The equipment

I found the Sony F900 is only a bit more complicated to operate than the SD Betacams I am most used to (chiefly in the setup menus). We shot mostly from the tripod, though some setups led us to try some off-the-shoulder shots. The CineAlta is a bit on the heavy side, but not by much. The Fujinon HA20×7.5 lens gave us a nice long 150mm option for the wildlife shots, and the 7.5mm wide lens was adequate for most market scenes or tight village work.


Pelican equipment protection cases are unbreakable, watertight and dust-proof.

While we tried using the lens doubler on a few occasions, we found the Sachtler tripod head was just a tad light to hold most setups. The slightest puff of wind bounced our shots.

We elected to use a Sony DM-3000 LCD color viewfinder and an Astro DM-3000 LCD. The unit was adequate for framing shots when we were cramped for setup space or time. We calibrated it against a standard LCD monitor and rechecked for reference several times during the trip.

Were the equipment package configured the way many feature cinematographers prefer, we'd have required a caravan of support vehicles. Instead, we traveled with the camera in a soft case, often on our lap or seat-belted in beside us to minimize shock. When flying, we carried it onto the airplane rather than shipping with bulky flight cases. We used a Pelican case for most everything else, including a Zeiss prime 5mm lens that we lovingly wrapped in shock-resilient materials. The prime only saw the African skies on a few special occasions, and when it did, it made for magnificent pictures. We were never sorry to find time to use it.


Carl Zeiss DigiPrime lenses are designed for HDTV cameras with three 2/3in format CCD-Chips and a beam splitter HDTV prism.

My fear was that we'd be out in the bush as the CineAlta drained the last drop of juice from the batteries just as the killer shot emerged before us. Didn't happen. The Anton Bauer Dionic 90 has a small footprint, excellent capacity and with some careful power management on our part, we never ran out of DC.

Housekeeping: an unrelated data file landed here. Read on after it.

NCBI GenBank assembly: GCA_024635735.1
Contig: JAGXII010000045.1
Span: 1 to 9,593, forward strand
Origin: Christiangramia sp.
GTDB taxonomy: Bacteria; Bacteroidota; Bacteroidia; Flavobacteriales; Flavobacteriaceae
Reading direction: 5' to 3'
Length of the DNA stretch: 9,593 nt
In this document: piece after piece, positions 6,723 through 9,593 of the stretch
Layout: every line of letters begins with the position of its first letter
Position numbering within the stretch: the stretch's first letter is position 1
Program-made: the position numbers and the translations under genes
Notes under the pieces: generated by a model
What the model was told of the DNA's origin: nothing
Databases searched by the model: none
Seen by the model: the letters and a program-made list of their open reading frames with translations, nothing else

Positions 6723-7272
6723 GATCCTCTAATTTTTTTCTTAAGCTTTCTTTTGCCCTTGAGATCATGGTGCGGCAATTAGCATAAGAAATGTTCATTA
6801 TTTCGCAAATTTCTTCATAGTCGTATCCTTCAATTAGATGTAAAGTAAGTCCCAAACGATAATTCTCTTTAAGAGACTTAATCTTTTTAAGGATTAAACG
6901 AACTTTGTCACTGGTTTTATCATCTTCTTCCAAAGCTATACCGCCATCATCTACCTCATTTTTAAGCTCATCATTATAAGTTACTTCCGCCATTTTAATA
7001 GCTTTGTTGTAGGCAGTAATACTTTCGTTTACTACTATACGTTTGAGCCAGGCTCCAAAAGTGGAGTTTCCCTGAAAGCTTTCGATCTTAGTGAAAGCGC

We also carried a 4:5 matte box with a small compliment of filters. The Tanzanian plains are all about the sky. No matter the foreground, we were often taming the clouds with filters. The package of filters included .3, .6 and .9 ND-to-clear grads and a polarizer. The contrast forgiveness inherent in our F900 setup was critical in getting a range of detail out of our subjects. A young Masai warrior or herdsman wearing the traditional intense red blankets are a video camera's horror when he's surrounded by the light browns and off-whites of drought-parched Tanzanian grasses. The surreal detail produced by the HD format, including skin tones and color saturation, was spectacular.

It's hard to imagine going back to SD video after experiencing the wide 16:9 field of view and beautiful detail of HD. My early perceptions about the F900 being a too-big camera for a low profile shoot like this were unfounded. It proved to be no more trouble than other cameras I've used.

Part of my misconception was based on the promotional positioning of these cameras for features-length works. Movie cinematographers like to see accessories and large lenses hanging off the camera body. However, today's HD cameras are perfectly suited for a wide range of applications, even without all those extras.

Stunning HD results

Lou Douros has produced, directed or photographed international documentary-style projects since 1992. He's the president of Grass Roots Software in Grass Valley, CA. Craig Walters is a cinema photographer for Artbeats, a royalty-free stock footage and video library company.